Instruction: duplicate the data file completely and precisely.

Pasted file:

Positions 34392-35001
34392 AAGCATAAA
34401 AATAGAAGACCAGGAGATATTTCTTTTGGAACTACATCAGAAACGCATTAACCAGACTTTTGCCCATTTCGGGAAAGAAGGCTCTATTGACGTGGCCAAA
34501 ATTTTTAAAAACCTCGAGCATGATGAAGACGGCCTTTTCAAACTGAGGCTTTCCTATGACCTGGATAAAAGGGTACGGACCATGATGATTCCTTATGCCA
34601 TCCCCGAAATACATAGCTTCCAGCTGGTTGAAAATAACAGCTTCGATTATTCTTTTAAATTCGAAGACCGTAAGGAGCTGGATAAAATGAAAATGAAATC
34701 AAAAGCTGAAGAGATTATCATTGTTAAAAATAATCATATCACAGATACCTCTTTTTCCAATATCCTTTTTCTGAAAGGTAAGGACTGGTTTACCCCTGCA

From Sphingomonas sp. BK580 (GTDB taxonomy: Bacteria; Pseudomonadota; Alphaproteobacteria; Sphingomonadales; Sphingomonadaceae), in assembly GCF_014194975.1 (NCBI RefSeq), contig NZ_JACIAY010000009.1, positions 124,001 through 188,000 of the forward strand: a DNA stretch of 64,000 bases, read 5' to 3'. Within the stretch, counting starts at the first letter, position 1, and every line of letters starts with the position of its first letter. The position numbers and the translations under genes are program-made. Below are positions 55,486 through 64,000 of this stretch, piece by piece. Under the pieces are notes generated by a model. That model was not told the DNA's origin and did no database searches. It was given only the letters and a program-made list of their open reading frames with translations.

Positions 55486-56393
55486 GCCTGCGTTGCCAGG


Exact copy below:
Positions 34392-35001
34392 AAGCATAAA
34401 AATAGAAGACCAGGAGATATTTCTTTTGGAACTACATCAGAAACGCATTAACCAGACTTTTGCCCATTTCGGGAAAGAAGGCTCTATTGACGTGGCCAAA
34501 ATTTTTAAAAACCTCGAGCATGATGAAGACGGCCTTTTCAAACTGAGGCTTTCCTATGACCTGGATAAAAGGGTACGGACCATGATGATTCCTTATGCCA
34601 TCCCCGAAATACATAGCTTCCAGCTGGTTGAAAATAACAGCTTCGATTATTCTTTTAAATTCGAAGACCGTAAGGAGCTGGATAAAATGAAAATGAAATC
34701 AAAAGCTGAAGAGATTATCATTGTTAAAAATAATCATATCACAGATACCTCTTTTTCCAATATCCTTTTTCTGAAAGGTAAGGACTGGTTTACCCCTGCA

From Sphingomonas sp. BK580 (GTDB taxonomy: Bacteria; Pseudomonadota; Alphaproteobacteria; Sphingomonadales; Sphingomonadaceae), in assembly GCF_014194975.1 (NCBI RefSeq), contig NZ_JACIAY010000009.1, positions 124,001 through 188,000 of the forward strand: a DNA stretch of 64,000 bases, read 5' to 3'. Within the stretch, counting starts at the first letter, position 1, and every line of letters starts with the position of its first letter. The position numbers and the translations under genes are program-made. Below are positions 55,486 through 64,000 of this stretch, piece by piece. Under the pieces are notes generated by a model. That model was not told the DNA's origin and did no database searches. It was given only the letters and a program-made list of their open reading frames with translations.

Positions 55486-56393
55486 GCCTGCGTTGCCAGG